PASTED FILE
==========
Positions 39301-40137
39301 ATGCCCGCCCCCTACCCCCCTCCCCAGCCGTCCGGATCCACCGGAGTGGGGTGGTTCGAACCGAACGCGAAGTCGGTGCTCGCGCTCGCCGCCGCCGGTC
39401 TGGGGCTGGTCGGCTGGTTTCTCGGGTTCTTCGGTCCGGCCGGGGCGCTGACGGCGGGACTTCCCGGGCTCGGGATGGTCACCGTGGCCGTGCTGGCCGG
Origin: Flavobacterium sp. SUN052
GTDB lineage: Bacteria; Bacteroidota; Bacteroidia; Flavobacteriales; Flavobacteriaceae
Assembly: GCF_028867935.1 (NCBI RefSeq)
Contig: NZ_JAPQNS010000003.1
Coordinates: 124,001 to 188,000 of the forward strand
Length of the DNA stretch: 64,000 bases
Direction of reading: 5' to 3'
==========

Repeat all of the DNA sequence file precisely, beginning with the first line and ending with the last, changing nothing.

Positions 39301-40137
39301 ATGCCCGCCCCCTACCCCCCTCCCCAGCCGTCCGGATCCACCGGAGTGGGGTGGTTCGAACCGAACGCGAAGTCGGTGCTCGCGCTCGCCGCCGCCGGTC
39401 TGGGGCTGGTCGGCTGGTTTCTCGGGTTCTTCGGTCCGGCCGGGGCGCTGACGGCGGGACTTCCCGGGCTCGGGATGGTCACCGTGGCCGTGCTGGCCGG
Origin: Flavobacterium sp. SUN052
GTDB lineage: Bacteria; Bacteroidota; Bacteroidia; Flavobacteriales; Flavobacteriaceae
Assembly: GCF_028867935.1 (NCBI RefSeq)
Contig: NZ_JAPQNS010000003.1
Coordinates: 124,001 to 188,000 of the forward strand
Length of the DNA stretch: 64,000 bases
Direction of reading: 5' to 3'